Mining News

China’s Rare-Earth Elements Export Control Gambit Backfires?

Posted by Cheryl Rutledge on 4/29/2013 3:27:16 PM

By John L. Dobra i


Rare-Earth Elements (REE’s), it turns out, are not really all that rare, it is just that until engineers starting finding uses for them in cell phones, windmills, lithium batteries, and other electronics applications, mining companies were not particularly interested in looking for them. Expanded use of REE’s in the past decade has changed this and created opportunities for mining companies, and, it turns out, for mercantilist bureaucrats in China.


A recent article in the Wall Street Journal – Asia, “Postcards From the Rare-Earth Front” by Joseph Sternberg[1] suggests that China’s mercantilist meddling may be backfiring but to the benefit of REE consumers. In response to increased demand, China’s REE reserves expanded rapidly because, according to Sternberg, “(t)he metals are relatively easier to access in China, and China's unregulated wild-cat mines don't need to pass on any environmental mitigation costs to their customers abroad.”


With this advantage Chinese REE miners have accumulated over 90% of the world’s REE reserves, and Chinese manufacturers use 65% of world annual supply. Seeing an opportunity to capitalize on their mineral rents, in 2010 China sharply curtailed REE exports hoping to lure manufacturers using REE’s to China. The idea behind this brainstorm, according to Sternberg (and others) was that “… limits on exports … suggests the goal has been to move the economy up the manufacturing value chain by encouraging foreign companies to locate high-tech production in China.”


But mercantilism (or sometimes known as “industrial policy”) is a tricky thing. Sternberg notes that “(s)cientists in Tokyo last week announced they have identified new deposits of so-called rare-earth metals some six kilometers below the ocean surface. These metals—hard to extract and useful for high-tech applications from smart-phones to hybrid cars to wind turbines—will not be easy or cheap to retrieve. But the rich concentrations found in the seabed silt promise a plentiful supply once the technology is developed to get to them.” According to other sources[2], the Japanese discovery is 6.8 million metric tonnes. Compare that to current world annual production of about 110,000 metric tonnes[3]. The Japanese discovery represents 62 years of consumption at current levels and has a grade 30 times higher than Chinese mines.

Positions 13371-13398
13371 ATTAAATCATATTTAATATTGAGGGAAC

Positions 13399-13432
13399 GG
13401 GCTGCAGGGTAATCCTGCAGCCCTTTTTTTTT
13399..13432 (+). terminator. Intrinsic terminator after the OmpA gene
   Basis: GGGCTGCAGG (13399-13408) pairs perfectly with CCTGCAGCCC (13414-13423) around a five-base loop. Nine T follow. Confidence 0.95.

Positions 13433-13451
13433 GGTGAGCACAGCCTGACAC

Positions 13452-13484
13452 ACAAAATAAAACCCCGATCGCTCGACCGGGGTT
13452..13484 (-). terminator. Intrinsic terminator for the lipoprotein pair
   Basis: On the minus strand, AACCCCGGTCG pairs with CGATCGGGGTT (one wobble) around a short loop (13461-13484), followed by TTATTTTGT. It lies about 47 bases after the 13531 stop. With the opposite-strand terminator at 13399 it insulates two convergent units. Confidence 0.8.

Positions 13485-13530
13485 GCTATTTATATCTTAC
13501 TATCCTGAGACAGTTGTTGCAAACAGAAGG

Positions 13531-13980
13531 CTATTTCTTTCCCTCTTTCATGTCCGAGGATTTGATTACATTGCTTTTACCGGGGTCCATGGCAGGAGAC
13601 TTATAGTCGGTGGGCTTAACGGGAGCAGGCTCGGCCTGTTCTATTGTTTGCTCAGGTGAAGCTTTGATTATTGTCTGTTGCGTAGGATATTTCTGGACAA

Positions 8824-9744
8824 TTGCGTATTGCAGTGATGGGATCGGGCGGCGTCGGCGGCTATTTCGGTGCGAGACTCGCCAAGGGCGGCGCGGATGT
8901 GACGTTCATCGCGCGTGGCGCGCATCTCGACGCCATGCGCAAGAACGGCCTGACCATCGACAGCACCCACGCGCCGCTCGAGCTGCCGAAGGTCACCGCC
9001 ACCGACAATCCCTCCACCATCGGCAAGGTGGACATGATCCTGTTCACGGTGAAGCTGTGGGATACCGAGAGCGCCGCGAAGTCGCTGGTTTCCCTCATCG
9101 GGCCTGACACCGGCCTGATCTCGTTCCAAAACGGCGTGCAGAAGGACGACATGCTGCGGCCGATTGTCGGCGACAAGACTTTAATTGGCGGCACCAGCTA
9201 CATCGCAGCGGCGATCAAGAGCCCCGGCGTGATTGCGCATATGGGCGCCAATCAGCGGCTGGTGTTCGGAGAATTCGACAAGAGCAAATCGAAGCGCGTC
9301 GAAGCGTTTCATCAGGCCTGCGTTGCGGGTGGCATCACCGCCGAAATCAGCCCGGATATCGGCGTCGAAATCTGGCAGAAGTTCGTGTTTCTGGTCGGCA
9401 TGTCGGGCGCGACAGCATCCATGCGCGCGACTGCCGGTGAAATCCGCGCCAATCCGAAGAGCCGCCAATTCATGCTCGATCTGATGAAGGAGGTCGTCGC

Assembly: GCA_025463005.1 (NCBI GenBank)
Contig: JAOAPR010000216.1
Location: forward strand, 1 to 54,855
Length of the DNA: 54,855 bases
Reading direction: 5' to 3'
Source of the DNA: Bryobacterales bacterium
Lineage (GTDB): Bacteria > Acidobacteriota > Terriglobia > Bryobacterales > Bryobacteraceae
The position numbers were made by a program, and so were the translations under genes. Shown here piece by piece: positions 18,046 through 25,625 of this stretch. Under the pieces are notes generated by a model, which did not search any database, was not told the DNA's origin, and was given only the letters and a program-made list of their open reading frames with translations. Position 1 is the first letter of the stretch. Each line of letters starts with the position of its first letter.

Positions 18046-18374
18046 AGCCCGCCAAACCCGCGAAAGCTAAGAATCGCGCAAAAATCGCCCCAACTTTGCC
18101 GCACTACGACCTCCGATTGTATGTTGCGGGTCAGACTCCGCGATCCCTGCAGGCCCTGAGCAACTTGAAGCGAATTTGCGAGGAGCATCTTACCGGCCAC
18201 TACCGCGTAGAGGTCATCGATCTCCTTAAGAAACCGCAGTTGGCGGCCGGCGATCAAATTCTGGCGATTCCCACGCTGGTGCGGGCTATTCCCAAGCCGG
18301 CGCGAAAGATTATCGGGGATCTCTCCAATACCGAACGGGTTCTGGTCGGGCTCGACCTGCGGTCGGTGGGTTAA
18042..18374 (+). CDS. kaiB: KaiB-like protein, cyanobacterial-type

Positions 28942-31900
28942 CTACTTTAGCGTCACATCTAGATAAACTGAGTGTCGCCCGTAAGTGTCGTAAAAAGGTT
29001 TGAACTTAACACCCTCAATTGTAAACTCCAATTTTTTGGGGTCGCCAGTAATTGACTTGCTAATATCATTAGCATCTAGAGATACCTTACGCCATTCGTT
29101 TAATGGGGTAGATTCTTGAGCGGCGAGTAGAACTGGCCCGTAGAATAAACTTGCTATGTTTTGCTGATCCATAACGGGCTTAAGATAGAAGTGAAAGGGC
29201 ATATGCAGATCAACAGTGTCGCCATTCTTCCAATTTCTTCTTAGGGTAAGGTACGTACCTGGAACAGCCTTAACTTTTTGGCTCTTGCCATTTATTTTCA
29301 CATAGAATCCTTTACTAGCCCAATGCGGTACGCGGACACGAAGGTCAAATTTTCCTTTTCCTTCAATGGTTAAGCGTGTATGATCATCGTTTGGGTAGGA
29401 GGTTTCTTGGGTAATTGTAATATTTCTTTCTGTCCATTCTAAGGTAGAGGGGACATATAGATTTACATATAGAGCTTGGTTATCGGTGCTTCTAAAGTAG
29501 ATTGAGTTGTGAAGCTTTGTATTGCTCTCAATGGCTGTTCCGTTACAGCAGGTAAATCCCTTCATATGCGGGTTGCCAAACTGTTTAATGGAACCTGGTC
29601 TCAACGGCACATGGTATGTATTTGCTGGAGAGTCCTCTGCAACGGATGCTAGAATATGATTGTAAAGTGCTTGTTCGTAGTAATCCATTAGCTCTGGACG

And, there’s more, Molycorp[4] is increasing its production to 40,000 metric tonnes per year in 2013 to account for more than 36% of current world supply from its mine in Mountain Pass, California. REE’s are being discovered in British Columbia, the Caribbean, Greenland, Tasmania and who knows where else. On top of this, according to Sternberg, Honda has “…announced it has developed a new method for recycling rare-earth elements used in the batteries of hybrid cars. The company says it has been able to obtain the minerals at a 99% purity level, similar to buying them fresh from the ground. Although some media reports imply the process is slightly more expensive, the cost difference is said not to be prohibitive. Honda now will explore ways to commercialize the process.”


So, it turns out, REE are not that rare after all. The ingenuity of people operating through markets will result in a Chinese mercantilist backfire.


iDirector, Natural Resouce Industry Institute and
Associate Professor of Economics
University of Nevada
Senior Fellow, Fraser Institute
Reno, NV 89557
775.784.6859

jdobra@unr.edu


Show References

References

[1]WSJ, Business Asia, March 27, 2013, http://online.wsj.com/article/SB10001424127887324685104578385630806226760.html?mod=WSJ_Opinion_LEFTTopBucket, (link may require a subscription).
[2] http://www.extremetech.com/extreme/151513-japan-discovers-large-quantity-of-rare-earth-hopes-to-break-chinas-chokehold-on-supply
[3] http://minerals.usgs.gov/minerals/pubs/mcs/2013/mcs2013.pdf
[4] http://www.molycorp.com/




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